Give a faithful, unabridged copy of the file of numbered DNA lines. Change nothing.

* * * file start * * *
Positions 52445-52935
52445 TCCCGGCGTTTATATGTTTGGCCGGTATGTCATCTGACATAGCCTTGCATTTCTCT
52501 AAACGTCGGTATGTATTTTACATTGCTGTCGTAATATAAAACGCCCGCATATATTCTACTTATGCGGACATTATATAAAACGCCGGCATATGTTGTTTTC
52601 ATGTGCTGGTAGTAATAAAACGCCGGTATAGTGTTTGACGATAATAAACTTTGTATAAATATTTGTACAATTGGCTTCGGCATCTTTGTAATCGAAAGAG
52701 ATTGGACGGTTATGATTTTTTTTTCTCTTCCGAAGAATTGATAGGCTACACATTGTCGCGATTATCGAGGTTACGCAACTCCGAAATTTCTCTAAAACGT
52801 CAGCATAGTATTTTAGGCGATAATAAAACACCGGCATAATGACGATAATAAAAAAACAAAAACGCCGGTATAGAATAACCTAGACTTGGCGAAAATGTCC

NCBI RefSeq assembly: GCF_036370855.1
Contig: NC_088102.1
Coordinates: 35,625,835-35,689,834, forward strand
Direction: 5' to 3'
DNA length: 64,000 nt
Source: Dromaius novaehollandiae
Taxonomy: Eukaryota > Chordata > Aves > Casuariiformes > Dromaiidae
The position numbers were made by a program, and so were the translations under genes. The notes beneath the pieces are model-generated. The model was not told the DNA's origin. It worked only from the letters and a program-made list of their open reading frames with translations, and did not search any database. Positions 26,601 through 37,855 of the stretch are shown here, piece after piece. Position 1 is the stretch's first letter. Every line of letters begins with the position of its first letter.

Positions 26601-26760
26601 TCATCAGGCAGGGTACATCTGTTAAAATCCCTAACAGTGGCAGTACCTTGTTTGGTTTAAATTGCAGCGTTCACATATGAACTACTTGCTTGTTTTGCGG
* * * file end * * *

Positions 52445-52935
52445 TCCCGGCGTTTATATGTTTGGCCGGTATGTCATCTGACATAGCCTTGCATTTCTCT
52501 AAACGTCGGTATGTATTTTACATTGCTGTCGTAATATAAAACGCCCGCATATATTCTACTTATGCGGACATTATATAAAACGCCGGCATATGTTGTTTTC
52601 ATGTGCTGGTAGTAATAAAACGCCGGTATAGTGTTTGACGATAATAAACTTTGTATAAATATTTGTACAATTGGCTTCGGCATCTTTGTAATCGAAAGAG
52701 ATTGGACGGTTATGATTTTTTTTTCTCTTCCGAAGAATTGATAGGCTACACATTGTCGCGATTATCGAGGTTACGCAACTCCGAAATTTCTCTAAAACGT
52801 CAGCATAGTATTTTAGGCGATAATAAAACACCGGCATAATGACGATAATAAAAAAACAAAAACGCCGGTATAGAATAACCTAGACTTGGCGAAAATGTCC

NCBI RefSeq assembly: GCF_036370855.1
Contig: NC_088102.1
Coordinates: 35,625,835-35,689,834, forward strand
Direction: 5' to 3'
DNA length: 64,000 nt
Source: Dromaius novaehollandiae
Taxonomy: Eukaryota > Chordata > Aves > Casuariiformes > Dromaiidae
The position numbers were made by a program, and so were the translations under genes. The notes beneath the pieces are model-generated. The model was not told the DNA's origin. It worked only from the letters and a program-made list of their open reading frames with translations, and did not search any database. Positions 26,601 through 37,855 of the stretch are shown here, piece after piece. Position 1 is the stretch's first letter. Every line of letters begins with the position of its first letter.

Positions 26601-26760
26601 TCATCAGGCAGGGTACATCTGTTAAAATCCCTAACAGTGGCAGTACCTTGTTTGGTTTAAATTGCAGCGTTCACATATGAACTACTTGCTTGTTTTGCGG